The first ascent of The Central Pillar of Frenzy

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Steve Grossman

Trad climber
Seattle, WA
Dec 29, 2008 - 11:18pm PT
The root of deception......

Excellent story, Roger! I keep coming back to it.
The Warbler

climber
the edge of America
Dec 29, 2008 - 11:42pm PT
Steve,

Your pun about the root stirred a memory of a small tree somewhere on the root, er, route, but I can't pull it into focus.

I've only done the eight pitch version twice, and those ascents were long ago. I confess to an ascent or two of the five pitch version long before the pizza deck was an option...

I remember George Lowe being pretty amused when George Meyers and I sparked a doobie on the big ledge atop pitch five. He insisted on leading the next pitch believing we were unable to climb 5.10 in our silly condition. After seeing us function ably with a toprope, he permitted George and then me to lead the seventh and eighth pitch respectively. Reliving the day in my mind, maybe that factor made leading the traverse in the rain on the SA seem so hard to imagine in retrospect.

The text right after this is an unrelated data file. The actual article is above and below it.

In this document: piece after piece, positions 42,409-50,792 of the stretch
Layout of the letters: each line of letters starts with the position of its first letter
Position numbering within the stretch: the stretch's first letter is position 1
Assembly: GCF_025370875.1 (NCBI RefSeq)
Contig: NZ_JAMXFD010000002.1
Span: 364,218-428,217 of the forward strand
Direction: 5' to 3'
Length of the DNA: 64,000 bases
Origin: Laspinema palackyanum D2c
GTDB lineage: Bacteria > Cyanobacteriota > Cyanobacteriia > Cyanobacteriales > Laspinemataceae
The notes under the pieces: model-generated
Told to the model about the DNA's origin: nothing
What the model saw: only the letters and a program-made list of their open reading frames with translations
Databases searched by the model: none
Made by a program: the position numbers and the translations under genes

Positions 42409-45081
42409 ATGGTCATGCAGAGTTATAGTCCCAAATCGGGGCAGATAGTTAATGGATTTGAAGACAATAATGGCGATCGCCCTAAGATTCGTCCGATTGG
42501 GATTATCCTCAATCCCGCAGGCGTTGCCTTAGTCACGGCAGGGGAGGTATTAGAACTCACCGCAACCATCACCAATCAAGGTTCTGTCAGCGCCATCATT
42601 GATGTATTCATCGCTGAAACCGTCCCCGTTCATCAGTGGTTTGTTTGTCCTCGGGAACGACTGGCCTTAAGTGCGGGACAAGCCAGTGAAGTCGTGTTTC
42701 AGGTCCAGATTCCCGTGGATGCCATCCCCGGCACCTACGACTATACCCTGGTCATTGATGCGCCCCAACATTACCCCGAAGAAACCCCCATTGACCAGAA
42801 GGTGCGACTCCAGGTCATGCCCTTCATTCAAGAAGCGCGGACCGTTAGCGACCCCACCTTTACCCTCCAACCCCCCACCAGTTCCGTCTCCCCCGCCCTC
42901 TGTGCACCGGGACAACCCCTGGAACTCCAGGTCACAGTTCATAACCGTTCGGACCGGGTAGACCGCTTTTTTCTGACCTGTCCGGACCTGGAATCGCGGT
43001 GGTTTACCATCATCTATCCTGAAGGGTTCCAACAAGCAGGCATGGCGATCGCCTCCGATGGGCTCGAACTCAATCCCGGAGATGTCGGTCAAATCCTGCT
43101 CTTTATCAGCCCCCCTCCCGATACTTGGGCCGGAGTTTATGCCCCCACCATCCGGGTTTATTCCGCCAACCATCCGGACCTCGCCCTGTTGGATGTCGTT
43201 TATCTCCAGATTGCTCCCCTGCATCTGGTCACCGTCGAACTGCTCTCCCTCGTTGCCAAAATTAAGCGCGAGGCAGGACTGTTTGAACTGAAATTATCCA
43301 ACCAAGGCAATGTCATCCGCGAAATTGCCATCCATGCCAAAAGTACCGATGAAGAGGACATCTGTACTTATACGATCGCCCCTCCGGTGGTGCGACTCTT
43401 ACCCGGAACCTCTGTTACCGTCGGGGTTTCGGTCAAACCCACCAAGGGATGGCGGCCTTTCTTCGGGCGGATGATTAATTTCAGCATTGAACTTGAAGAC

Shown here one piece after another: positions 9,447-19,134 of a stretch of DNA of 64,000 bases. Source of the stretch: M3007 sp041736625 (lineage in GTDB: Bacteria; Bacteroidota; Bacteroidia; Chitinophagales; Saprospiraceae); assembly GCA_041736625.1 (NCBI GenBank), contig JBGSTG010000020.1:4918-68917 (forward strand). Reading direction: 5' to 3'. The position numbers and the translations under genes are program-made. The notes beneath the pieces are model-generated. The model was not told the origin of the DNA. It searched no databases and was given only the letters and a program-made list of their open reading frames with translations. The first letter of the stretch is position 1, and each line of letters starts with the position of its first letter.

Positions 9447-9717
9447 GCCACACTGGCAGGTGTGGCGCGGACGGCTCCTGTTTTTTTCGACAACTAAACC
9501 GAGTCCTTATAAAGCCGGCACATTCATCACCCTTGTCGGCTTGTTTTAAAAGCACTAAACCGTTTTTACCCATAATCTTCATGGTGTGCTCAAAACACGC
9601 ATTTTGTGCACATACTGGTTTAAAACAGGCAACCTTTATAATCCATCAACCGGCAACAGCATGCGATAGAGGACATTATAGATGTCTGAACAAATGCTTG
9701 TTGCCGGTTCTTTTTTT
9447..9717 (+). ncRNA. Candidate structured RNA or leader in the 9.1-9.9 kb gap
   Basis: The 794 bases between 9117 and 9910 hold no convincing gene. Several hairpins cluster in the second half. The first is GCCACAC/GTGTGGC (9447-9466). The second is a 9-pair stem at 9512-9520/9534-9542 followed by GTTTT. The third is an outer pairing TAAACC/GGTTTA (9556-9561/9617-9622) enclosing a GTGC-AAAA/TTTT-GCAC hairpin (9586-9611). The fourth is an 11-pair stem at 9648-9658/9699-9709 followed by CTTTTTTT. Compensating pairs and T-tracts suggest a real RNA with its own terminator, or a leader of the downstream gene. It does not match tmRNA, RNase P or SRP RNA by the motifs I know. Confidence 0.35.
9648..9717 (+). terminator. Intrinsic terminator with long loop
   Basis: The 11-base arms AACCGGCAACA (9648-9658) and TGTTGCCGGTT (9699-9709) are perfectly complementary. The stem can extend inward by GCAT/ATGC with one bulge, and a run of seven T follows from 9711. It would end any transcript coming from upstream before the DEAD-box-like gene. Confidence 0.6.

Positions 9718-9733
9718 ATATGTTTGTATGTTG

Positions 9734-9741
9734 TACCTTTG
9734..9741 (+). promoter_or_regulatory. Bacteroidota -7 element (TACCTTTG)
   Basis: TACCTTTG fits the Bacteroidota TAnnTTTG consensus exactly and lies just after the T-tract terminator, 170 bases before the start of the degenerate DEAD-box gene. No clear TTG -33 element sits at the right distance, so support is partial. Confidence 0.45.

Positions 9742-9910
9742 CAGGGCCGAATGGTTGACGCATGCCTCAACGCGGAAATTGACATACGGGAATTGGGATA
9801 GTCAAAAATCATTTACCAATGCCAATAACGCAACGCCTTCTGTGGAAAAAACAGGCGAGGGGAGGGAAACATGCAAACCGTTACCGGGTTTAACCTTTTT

Roger Breedlove

climber
Cleveland Heights, Ohio
Topic Author's Reply - Feb 1, 2009 - 04:55pm PT
It has taken me a long time to find and scan the sources I promised on the naming of the CPoF. While I only remembered the winter notes in Mountain 25, showing the Frêney face of Mt. Blanc and reporting repeat ascents of the Central Pillar of Frêney, it turns out there was, on the same page, a note on the adoption of clean climbing in Yosemite.

The previous issue, number 24, in November 1972 notes three ascents of the Central Pillar, indicating its difficulty. The cover of 24 also shows what real climbing was in 1972: Whillans Boxes pitched on at Camp 4 on the South West Face of Everest during the 1972 European expedition. (Just as an aside, Robbins said of Whillans: “There is no one else I would rather be with an a desperate situation in the mountain. Unless only one of us were to survive.”)